Multi-Homing in Windows XP

pts.
Tags:
Bandwidth
DataCenter
Network management software
Networking
Any ideas about multi-homing multiple conenctions with their own IPs? That is, using multiple NICs (or a single NIC) with different IP addresses on one computer to increase bandwidth. What I am thinking is if I have multiple IP addresses, then I could download on the shared Internet connection alot faster. Because every IP address has to share the same bandwidth, I would basically be getting 2 pieces of pie rather than 1. Any idea on how to combine the 2 IP addresses from separate NICs into one internet access? My experience has left off at only bridging them while only one actually does any Internet downloading. Another way to phrase it would be to say that I have a Cable modem hooked into one ethernet jack, and my school's LAN hooked into another, and a DSL modem hooked into a third. The question would be: how do I use all 3 at the same time getting transfer rates over 1 MB/s instead of the individual 400 KB/s?

Answer Wiki

Thanks. We'll let you know when a new response is added.

Load balancing, – bridging – network shares.
This gets very complicated very quickly.

A – If you have an existing LAN connection, is it 10 or 100, half or full. Optimize this connection first. If it is embedded, try a ‘smart’ NIC that does some of the processing for you.

B – Peer-2-peer or workgroup or domain? Is ‘File/Printer sharing turned on and why? Multiple IP addresses, especially from different subnets can cause your system to ‘disappear’ from the network, Name resolution problems, vastly increased login times, and possible total system lockup. Be cautious when setting binding order for protocols and adatpters.

C – Processor speed, RAM, HD and interface, Is network spped/bandwidth the major limiting factor.

D – What are you trying to download? Up to 25 MB (i.e. xrays) the limit can be local system. Above that size the factors are usually the gateway, facility pipe size, community pipe size. Depending on where you are 400k is quite respecatable.

E – Most schemes to combine IP sources are for fall-over. If one fails the other takes over. True load balancing will require matching NIC’s and careful system setup. Good luck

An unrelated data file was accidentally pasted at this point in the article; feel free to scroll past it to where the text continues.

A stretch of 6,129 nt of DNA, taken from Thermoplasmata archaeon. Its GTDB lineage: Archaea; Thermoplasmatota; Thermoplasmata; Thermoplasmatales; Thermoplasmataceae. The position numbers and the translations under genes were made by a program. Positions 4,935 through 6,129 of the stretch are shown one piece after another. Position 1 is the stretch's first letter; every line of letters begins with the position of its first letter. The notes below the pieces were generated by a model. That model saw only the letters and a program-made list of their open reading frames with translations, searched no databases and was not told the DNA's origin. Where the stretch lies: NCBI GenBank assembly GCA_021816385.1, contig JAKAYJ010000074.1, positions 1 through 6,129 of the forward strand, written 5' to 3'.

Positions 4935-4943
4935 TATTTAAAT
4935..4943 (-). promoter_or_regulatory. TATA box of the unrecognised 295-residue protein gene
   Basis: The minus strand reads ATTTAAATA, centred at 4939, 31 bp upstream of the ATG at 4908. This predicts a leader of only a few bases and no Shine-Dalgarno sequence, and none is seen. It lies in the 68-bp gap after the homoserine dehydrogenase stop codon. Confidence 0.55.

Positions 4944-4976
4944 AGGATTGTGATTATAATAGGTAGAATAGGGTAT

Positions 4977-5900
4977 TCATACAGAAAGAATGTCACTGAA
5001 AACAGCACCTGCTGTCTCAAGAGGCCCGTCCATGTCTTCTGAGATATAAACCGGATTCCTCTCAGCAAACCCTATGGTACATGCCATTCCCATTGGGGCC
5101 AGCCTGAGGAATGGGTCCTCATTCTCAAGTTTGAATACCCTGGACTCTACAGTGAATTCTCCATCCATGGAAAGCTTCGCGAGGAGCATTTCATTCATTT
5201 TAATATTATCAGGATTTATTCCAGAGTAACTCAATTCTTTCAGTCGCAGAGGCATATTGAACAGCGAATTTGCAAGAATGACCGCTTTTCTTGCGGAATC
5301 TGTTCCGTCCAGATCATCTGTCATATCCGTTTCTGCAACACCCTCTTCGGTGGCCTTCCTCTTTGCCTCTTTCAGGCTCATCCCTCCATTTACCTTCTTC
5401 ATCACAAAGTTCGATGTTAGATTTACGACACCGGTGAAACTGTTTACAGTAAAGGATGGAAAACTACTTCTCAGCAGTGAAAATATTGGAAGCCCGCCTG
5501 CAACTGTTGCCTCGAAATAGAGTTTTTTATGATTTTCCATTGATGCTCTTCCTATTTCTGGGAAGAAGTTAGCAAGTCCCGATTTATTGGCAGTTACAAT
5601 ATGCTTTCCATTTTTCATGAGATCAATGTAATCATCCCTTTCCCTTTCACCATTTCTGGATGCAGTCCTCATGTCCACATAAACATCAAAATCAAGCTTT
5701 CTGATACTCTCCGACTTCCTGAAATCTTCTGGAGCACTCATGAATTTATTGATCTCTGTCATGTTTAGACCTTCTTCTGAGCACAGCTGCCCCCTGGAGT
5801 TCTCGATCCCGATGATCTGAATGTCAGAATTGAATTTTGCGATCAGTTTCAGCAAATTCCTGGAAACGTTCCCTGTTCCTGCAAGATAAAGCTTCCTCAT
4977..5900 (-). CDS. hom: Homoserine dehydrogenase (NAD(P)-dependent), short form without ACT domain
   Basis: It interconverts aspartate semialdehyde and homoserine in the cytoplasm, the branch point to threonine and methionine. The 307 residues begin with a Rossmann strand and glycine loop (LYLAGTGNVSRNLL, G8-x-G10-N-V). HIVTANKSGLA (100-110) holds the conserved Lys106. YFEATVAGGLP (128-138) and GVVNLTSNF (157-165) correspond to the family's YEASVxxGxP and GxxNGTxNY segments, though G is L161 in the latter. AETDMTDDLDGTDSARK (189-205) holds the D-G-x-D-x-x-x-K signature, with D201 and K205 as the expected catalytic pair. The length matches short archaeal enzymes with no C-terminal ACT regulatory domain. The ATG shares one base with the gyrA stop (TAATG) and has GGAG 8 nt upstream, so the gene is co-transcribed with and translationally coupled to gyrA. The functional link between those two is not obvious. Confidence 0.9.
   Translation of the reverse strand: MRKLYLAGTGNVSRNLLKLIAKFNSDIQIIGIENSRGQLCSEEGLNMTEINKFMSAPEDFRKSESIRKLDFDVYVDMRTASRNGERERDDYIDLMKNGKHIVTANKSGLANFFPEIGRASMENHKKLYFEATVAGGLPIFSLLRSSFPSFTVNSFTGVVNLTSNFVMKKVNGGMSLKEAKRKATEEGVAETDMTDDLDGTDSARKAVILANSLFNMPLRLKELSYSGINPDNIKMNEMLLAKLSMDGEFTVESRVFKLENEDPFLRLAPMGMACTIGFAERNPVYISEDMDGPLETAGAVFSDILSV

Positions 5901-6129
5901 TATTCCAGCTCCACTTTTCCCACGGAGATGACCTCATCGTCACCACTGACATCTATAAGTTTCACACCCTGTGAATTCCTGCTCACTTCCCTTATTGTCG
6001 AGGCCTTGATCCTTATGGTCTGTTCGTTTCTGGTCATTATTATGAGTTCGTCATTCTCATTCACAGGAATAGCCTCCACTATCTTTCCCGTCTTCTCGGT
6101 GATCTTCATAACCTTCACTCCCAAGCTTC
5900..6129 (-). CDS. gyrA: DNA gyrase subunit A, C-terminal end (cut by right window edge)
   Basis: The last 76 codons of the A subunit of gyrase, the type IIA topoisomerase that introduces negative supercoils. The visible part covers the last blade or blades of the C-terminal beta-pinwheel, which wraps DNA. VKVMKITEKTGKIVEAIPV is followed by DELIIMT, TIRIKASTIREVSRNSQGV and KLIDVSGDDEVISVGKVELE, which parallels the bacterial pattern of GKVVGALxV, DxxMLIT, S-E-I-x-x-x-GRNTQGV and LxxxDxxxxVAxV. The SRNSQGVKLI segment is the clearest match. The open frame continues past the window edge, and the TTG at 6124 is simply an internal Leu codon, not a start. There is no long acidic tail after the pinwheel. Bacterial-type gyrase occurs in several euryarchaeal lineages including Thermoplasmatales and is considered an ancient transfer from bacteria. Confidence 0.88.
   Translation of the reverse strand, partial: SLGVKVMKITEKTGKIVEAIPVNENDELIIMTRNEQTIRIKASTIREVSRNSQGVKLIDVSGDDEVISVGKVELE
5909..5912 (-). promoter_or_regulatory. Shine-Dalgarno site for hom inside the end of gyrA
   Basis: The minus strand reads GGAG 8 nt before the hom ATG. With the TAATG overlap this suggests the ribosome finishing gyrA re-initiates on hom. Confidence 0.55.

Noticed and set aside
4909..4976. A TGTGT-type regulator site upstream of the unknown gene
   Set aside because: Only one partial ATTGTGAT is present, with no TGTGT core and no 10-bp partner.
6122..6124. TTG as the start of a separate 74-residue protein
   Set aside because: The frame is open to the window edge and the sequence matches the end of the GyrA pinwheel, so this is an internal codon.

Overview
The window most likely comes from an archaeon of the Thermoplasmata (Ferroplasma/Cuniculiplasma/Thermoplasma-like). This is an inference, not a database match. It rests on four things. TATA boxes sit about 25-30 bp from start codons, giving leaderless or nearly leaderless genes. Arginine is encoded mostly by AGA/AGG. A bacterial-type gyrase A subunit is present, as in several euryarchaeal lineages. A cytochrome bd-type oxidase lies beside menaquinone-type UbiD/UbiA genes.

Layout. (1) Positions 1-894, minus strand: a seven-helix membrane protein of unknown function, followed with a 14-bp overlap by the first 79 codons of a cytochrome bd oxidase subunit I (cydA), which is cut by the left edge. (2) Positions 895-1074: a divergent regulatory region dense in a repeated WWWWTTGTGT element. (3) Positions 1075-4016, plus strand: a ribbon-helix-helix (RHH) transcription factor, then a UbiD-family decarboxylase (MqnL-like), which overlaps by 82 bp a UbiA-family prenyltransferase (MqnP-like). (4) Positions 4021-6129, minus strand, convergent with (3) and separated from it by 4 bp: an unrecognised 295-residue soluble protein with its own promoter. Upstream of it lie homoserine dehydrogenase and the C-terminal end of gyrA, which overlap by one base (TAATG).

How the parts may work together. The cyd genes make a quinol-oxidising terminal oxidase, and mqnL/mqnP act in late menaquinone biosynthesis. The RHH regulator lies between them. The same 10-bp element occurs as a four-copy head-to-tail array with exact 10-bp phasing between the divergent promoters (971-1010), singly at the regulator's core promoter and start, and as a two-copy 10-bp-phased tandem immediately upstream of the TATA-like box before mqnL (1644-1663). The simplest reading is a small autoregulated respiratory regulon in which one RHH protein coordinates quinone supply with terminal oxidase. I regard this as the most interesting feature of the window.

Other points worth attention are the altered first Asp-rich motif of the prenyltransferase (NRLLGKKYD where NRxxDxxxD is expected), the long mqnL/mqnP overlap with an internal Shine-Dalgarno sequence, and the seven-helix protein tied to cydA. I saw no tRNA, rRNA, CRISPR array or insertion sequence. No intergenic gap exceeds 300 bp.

Discuss This Question: 1  Reply

 
There was an error processing your information. Please try again later.
Thanks. We'll let you know when a new response is added.
Send me notifications when members answer or reply to this question.

REGISTER or login:

Forgot Password?
By submitting you agree to receive email from TechTarget and its partners. If you reside outside of the United States, you consent to having your personal data transferred to and processed in the United States. Privacy
  • JamesTPHP
    First off, I would say that you are most certainly into the area of advanced routing. I would recommend that you have a solid understanding of IP Subnetting and Routing Protocols before you start. What you want to achieve is going to be difficult and time consuming (but sometimes that the fun of it..). That said? While there are cards that allow you to bind multiple IP addresses to a single interface, your cheaper option is 3 separate NICs. Both the cable modem and DSL connects only need an old 10BaseT adapter as they will never push more than 10meg. I would assume you have a built-in 10/100 NIC for your schools NIC. (side bar: your school is most likely going to have a cow if they find our you are doing this, as it will most likely backdoor yours schools entire security perimeter so you might want to find out just how upset they will or might get before you attempt this. I know we have taken corrective actions against employees who attempted similar setups within my organization.) The next problem you will have to resolve is that even if you get all three NICs connected and communicating, your computer is going to try and use the ?best path? for all communications. I will most likely pick the 10/100 adapter and send all traffic over that pipe and ignore the lower speed Cable and DSL links. You will have to try and either change the default Metrics for each card and try to come up with what looks like equal cost paths for all adapters, or you could setup the cards to route only certain address ranges, but this may also defeat your purpose. One option I would investigate before I did too much would be to see if there is some sort of software out there that allows you to load balance across non-equal cost routes at a software layer. This will most likely be much easer than trying to do it by hand. Also I would point out there are some much easier things you can do to increase your download speeds using a single pipe. Things like DNS caching. Optimizing your MTU and DUN settings, and using some sort of downloader that opens multiple sessions for downloads. Any way you go it?s should be a great learning experience. Good Luck.
    0 pointsBadges:
    report

Forgot Password

No problem! Submit your e-mail address below. We'll send you an e-mail containing your password.

Your password has been sent to:

To follow this tag...

There was an error processing your information. Please try again later.

REGISTER or login:

Forgot Password?
By submitting you agree to receive email from TechTarget and its partners. If you reside outside of the United States, you consent to having your personal data transferred to and processed in the United States. Privacy

Thanks! We'll email you when relevant content is added and updated.

Following